THE death of a giant fish, fondly called ‘Mafishi, which lived for over 3 decades, in a pond, at one of Zambia‘s biggest higher institutions of learning, the Copperbelt University (CBU), has been the talk of the week around the world and has taken social media by storm.
The fish was famous for its beauty, huge size of between 70 and 100 centimetres, as well as what it symbolised to the students, most of whom considered it a stress reliever or/and a source of good luck for their exams.
But its death in itself would probably have gone unnoticed had it not been for the dramatic manner in which it was mourned.
Examination students who are the only ones currently attending classes, because of COVID 19-induced school closure, gathered to pay their last respect to Mafishi, lit candles and marched around the campus while singing solemn songs, as well as making speeches about what the fish meant to them.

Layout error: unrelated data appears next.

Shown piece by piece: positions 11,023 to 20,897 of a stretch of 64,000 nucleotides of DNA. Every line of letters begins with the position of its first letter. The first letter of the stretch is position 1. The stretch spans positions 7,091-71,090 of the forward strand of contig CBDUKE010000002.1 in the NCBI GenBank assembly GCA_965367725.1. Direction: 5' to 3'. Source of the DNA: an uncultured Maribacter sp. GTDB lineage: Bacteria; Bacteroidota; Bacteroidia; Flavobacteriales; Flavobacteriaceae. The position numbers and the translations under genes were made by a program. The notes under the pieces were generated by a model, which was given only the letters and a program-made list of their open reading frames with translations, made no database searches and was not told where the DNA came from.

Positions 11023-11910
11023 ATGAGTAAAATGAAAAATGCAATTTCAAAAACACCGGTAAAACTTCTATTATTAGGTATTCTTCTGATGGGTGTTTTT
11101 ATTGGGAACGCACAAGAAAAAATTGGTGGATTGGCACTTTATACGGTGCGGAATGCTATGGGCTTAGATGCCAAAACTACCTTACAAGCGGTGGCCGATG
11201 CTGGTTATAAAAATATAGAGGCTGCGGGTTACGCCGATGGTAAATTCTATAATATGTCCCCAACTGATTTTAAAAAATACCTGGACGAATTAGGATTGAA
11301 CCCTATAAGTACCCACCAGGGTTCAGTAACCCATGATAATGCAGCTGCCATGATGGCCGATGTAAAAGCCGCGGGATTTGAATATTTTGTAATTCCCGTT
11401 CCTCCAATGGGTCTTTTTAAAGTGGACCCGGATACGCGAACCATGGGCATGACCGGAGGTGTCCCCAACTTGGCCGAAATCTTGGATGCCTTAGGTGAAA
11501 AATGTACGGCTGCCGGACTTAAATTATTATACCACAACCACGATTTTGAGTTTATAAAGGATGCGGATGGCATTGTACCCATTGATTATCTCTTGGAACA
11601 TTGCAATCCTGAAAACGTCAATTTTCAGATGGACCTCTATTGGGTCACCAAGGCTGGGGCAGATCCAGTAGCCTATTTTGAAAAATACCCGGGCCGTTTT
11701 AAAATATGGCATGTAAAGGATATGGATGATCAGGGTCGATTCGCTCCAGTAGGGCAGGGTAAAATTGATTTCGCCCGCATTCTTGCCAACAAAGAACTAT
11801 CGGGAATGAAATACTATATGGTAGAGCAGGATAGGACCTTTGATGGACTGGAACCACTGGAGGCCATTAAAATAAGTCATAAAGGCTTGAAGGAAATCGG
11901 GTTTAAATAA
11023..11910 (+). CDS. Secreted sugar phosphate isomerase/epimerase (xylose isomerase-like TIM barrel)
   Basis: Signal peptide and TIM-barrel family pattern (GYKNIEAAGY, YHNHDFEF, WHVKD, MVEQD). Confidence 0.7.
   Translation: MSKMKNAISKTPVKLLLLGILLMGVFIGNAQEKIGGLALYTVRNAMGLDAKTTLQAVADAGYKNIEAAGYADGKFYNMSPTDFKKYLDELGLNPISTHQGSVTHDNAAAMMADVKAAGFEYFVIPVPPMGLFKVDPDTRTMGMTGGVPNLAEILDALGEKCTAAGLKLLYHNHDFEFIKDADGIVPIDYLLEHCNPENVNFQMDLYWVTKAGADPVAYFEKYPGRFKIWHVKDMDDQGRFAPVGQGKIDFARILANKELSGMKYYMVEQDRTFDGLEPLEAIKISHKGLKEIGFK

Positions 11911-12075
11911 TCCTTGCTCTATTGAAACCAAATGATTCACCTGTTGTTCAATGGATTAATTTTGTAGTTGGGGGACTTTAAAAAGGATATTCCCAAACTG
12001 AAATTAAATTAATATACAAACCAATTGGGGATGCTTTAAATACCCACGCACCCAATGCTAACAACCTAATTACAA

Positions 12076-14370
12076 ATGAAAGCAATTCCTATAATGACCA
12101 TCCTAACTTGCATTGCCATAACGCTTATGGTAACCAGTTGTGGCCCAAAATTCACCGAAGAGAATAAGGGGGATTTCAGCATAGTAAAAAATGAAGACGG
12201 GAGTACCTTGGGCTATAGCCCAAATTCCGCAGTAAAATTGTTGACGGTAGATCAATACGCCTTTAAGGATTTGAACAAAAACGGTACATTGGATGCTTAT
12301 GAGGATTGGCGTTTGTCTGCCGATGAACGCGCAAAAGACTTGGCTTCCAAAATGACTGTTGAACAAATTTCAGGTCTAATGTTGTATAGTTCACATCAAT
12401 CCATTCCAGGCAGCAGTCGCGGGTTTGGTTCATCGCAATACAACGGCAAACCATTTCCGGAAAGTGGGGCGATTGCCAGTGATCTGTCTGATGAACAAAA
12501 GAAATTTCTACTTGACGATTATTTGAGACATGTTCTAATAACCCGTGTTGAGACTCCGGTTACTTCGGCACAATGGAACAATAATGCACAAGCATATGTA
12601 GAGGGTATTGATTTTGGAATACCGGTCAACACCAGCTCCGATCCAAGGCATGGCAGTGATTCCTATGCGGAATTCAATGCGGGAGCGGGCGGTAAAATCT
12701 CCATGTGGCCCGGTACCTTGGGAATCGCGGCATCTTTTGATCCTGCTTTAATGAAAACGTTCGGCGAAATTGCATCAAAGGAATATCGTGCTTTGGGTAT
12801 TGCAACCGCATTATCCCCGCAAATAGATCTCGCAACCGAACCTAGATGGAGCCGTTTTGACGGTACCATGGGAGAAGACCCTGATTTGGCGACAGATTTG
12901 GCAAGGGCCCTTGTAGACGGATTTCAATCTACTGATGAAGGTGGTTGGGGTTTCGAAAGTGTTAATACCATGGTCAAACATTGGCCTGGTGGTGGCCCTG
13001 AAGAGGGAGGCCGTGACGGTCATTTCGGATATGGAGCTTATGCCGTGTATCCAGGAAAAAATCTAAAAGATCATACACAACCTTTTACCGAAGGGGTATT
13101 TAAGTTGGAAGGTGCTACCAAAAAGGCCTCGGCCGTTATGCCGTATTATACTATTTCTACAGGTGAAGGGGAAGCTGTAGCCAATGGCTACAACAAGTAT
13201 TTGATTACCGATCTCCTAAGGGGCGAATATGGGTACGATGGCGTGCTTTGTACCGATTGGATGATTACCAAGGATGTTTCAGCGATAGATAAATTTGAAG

For example, some students used to feel going to the pond where Mafishi was, made them feel relaxed in times of exam or relationship stress, as they watched it swim elegantly. Others shared superstitious accounts, saying that seeing Mafishi resurface towards exam time meant the student would clear the exams, but that the opposite would be the case if the fish remained under water.
The extent to which the students mourned Mafishi attracted the attention of Zambia’s President, Edgar Lungu, who empathised with them, saying ‘Mafishi had been part of the CBU community for a long time and would be missed. He added that he was glad that the fish had received a befitting send off, and used a Mahatma Gandhi quote that says “the greatness of a nation and its moral progress can be judged by the way its animals are treated.”
Other notable members of the Zambian society, including the leader of the biggest opposition party, Hakainde Hichilema, some government officials and entertainers, equally sent messages of condolences.